Transforming lives overseas

Overseas, we are working to provide life-changing opportunities through cricket and to open up access to the game. We harness the transformative power of cricket and the MCC brand to encourage personal development and positive social change, and to promote strong and cohesive communities.

In 2021, we launched a transformative project to support young Syrian refugees in Lebanon by funding two cricket Hubs which provide skills, hope, and opportunity to children living in the Bekaa Valley and Shatila refugee camps.

Those two Hubs quickly became five, all of which are delivered by Alsama Cricket, and provide six hours of coaching and match play every week year-round. The Hubs are a lifeline for the young refugees struggling to survive in the challenging environment of these camps after witnessing the unimaginable horrors of war.

Earlier this year, we were delighted to be joined by MCC President, Clare Connor, and CEO, Guy Lavender, on an eye-opening trip to Beirut. The children of Alsama are truly inspirational; their ability to smile and show great strength and perseverance in the face of everything they have been through in Syria and are now enduring in the camps is remarkable.

Shatila, a 1km square encampment housing between 20-40,000 Syrian and Palestinian refugees, sprawls vertically. Its poorly constructed homes are perched impossibly one on top of another in a desperate bid to house its abandoned people, until the sky is obliterated and the damp seeps in, pervading every inch of habitation. Living here is an existence, a survival, a life devoid of hope. It is a similar story at the 2 other camps out of which Alsama works - Bekaa and Bourj el-Barajneh.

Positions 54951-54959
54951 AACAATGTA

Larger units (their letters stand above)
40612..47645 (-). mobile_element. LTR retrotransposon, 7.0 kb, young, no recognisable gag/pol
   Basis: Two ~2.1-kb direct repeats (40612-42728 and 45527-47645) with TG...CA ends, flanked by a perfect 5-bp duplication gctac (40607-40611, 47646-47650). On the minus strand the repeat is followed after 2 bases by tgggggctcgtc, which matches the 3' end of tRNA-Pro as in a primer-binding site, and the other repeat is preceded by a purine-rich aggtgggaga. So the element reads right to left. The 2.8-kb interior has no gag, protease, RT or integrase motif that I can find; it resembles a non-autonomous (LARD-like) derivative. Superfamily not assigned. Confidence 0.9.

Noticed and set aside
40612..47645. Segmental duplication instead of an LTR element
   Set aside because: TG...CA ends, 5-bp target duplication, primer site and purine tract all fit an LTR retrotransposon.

Cricket goes hand in hand with the education offered by Alsama at the 3 camps and a recent survey showed how those who play cricket are thriving in the classroom. The cricket offers so much - not just the confidence and sense of a team, the self-discipline and the mental wellbeing from playing a sport, but a real chance to forget any anxieties and to be a child. The young cricketers are fiercely competitive and totally committed and play every week of the year. There is no green space in the camp, so buses are arranged to take them to playgrounds. Now, some of the original players are so good, that they have become junior coaches to the new Hubs and are developing great skills as teachers and leaders.

On the penultimate day of our trip, a tournament was held between all the Hubs. They come together at the playground, representatives from the British Embassy and journalists in attendance, and 12 teams battle fiercely to win the coveted prize of a bat signed by the entire Pakistan cricket team. It is incredible how many children are playing cricket and how many of them display real talent. It is an inspiration for us to see our projects in action and to realise that all our efforts to support are bearing such fruit and bringing such joy.

Alsama was founded by Meike Ziervogel and Richard Verity, both of whom remain passionately involved in the project.


Watch the uplifting short film on our 2022 trip to Lebanon with MCC



There is huge passion for cricket in Nepal, but a lack of investment and infrastructure. Working with key partners including Kidasha, Connecting Clubs, Cricket Without Boundaries, and MCC, we are providing life-enhancing opportunities through cricket for young people and supporting Nepal's ambitions to become a great cricketing nation.

We are currently delivering in schools across Pokhara and Biratnagar, helping young people to access and progress through the game by building facilities, providing kit, up-skilling local teachers and coaches to deliver cricket, and running festivals and competitions. The cricket sessions also incorporate gender equality messaging, and are empowering girls to take part in sport and reach their full potential.